By Published On: July 25, 2020

We’ve been working in the B2B space for many years and this year we’re seeing companies across the board embracing online and digital marketing in ways they haven’t before. This is good news. And we’re excited that instead of hiding during a pandemic, businesses continue to talk to customers and prospects. Digital marketing is a great way for sales and marketing to work together to communicate to prospects, provide value and move sales forward. So it seems like now is a good time to clarify some things about digital marketing, the sales process and how to get the most out of your marketing dollars.

Let’s think about the sales process and the idea of leading a prospect through that process from Awareness to Consideration to the Purchase Decision. According to HubSpot (and Salesforce) the magic number of touches needed in order to convert a lead to a purchase is eight – before diminishing returns set in. Eight touches. Most sales processes don’t even get close to that number before they give up – so those sales organizations are leaving money on the table in terms of the longer term sales opportunities.

Digital marketing is ideal for sales because it’s measurable, you can target specific audiences who will have an interest and potential need, plus expand your reach considerably. Another great thing about digital marketing is the immediacy of it.  By using search, you can get in front of people with an immediate need.

In any digital campaign, you will get some prospects who recognize your brand to respond within the first few digital touches. However, for the vast majority of sales, and especially at higher price points, you will have to lead your prospect through the steps to the purchase. Thinking about what the eight touches can be, they are relevant email, phone calls/voicemail, web/landing page or other content interactions, etc. But it’s important that each of these touches is meaningful or you’ll lose the prospect. Some things to think about while setting up your digital campaign:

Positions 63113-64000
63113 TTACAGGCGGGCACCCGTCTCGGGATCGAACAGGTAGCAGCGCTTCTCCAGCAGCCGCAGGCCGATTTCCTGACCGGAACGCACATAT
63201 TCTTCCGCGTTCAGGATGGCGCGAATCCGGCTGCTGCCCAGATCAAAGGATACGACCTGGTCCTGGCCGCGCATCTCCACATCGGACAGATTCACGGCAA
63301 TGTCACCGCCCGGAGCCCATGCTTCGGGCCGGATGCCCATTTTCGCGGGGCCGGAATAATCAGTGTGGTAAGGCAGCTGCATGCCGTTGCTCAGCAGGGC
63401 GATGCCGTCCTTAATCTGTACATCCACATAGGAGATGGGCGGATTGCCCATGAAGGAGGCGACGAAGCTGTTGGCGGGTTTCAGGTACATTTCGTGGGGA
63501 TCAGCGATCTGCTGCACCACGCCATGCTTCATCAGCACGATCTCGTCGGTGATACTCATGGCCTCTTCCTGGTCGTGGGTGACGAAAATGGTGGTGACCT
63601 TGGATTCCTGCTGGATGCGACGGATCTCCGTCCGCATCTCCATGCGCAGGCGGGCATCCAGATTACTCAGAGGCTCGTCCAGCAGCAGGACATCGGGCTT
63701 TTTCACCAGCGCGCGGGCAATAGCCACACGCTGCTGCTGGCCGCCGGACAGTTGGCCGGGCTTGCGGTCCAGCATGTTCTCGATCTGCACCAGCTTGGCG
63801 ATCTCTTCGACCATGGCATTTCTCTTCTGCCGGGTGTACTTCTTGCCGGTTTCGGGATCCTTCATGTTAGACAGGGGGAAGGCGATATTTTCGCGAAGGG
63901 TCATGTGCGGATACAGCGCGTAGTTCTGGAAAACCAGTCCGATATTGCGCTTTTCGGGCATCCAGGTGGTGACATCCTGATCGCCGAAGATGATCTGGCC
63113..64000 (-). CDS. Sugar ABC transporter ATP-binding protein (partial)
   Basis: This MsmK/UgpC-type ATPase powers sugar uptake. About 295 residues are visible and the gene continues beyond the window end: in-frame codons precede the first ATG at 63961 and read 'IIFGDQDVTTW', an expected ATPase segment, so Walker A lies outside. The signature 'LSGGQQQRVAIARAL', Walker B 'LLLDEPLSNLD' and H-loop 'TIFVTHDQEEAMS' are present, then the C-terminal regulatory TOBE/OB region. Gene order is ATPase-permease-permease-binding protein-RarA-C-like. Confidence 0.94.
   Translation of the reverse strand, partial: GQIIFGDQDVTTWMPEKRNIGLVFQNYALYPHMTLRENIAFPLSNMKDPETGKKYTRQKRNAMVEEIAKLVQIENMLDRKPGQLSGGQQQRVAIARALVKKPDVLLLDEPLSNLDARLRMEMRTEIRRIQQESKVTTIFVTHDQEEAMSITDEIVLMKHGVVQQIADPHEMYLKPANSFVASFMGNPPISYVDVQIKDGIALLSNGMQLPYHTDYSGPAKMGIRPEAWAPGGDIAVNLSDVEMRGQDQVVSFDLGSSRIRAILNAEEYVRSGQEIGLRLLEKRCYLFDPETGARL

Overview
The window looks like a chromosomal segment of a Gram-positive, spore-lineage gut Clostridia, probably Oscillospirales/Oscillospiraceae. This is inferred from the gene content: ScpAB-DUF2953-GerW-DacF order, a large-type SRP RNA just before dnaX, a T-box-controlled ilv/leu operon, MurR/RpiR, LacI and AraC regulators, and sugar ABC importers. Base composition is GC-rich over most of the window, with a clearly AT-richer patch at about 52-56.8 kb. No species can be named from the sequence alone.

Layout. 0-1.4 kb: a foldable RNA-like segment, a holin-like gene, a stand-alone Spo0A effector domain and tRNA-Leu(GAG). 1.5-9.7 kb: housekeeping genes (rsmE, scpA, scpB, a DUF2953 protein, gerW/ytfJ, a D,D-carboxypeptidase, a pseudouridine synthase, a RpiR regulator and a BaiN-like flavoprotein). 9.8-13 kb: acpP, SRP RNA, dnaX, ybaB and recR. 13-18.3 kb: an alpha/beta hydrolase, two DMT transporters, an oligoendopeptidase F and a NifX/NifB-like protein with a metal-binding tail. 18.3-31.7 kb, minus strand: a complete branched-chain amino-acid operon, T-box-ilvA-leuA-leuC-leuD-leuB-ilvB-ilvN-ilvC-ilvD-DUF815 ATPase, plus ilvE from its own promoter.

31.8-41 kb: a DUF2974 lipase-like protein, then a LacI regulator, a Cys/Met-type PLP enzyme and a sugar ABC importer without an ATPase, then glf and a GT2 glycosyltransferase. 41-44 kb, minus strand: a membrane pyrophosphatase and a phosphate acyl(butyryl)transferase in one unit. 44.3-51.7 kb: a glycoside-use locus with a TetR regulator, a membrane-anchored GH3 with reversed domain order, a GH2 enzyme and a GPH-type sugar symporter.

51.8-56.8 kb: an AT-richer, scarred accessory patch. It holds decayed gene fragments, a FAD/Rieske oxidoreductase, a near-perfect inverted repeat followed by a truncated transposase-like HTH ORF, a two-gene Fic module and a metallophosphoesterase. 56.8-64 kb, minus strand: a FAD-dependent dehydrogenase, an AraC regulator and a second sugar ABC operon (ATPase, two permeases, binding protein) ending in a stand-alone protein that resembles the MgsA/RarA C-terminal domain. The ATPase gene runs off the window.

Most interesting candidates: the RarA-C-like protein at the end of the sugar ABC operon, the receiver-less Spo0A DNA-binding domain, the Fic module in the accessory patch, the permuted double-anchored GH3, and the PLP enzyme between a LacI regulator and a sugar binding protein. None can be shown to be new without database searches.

• Is the content on point – relevant, educational, showing thought leadership in your space
  • Does the email offer helpful information and links to your content or case studies that solve a problem for prospects (and customers)
  • Is your landing page useful and easy to navigate – not just filled with ad copy and product features and shots
  • Do you have a valuable piece of content that you can gate online to help you gather opt-in email addresses to build your CRM

Each touchpoint matters.

So back to the idea that digital is immediate. If a prospect knows and likes your brand and they have an immediate need, you’ll be in the consideration set for their purchase. But what if they don’t know your brand? Then you’re starting farther back in the decision process (higher up the funnel). You have to gain their trust by providing helpful, insightful content that educates and leads them to see your brand as credible. Once the prospect is aware of your brand and you have built trust and credibility, only then will a prospect put your brand into the consideration set for future purchases – and that’s where ongoing opportunity lies.

About the Author: Megan Devine

Megan Devine
Megan taps into her left-brain logic and right brain creativity—steering the business, bantering with her team, and strategizing on client work. She says it’s her dream job and we believe her. Using her passion and knack for understanding complex connections in business and marketing, she collaborates to create love between brands and customers. She possesses expertise and experience that only comes from persevering in the ever-changing marketing agency world. Megan co-founded d.trio marketing group, now cat&tonic, in January of 2000 and took sole ownership in 2019. Her vision, support, and sheer stubbornness got us through 9/11, the great recession, and a pandemic. She has judged the International ECHO Awards since 2005, has consulted for several organizations, and serves on several boards. Educated at Carleton College, she learned the importance of critical thinking for success. At home she learned the value of a good story.
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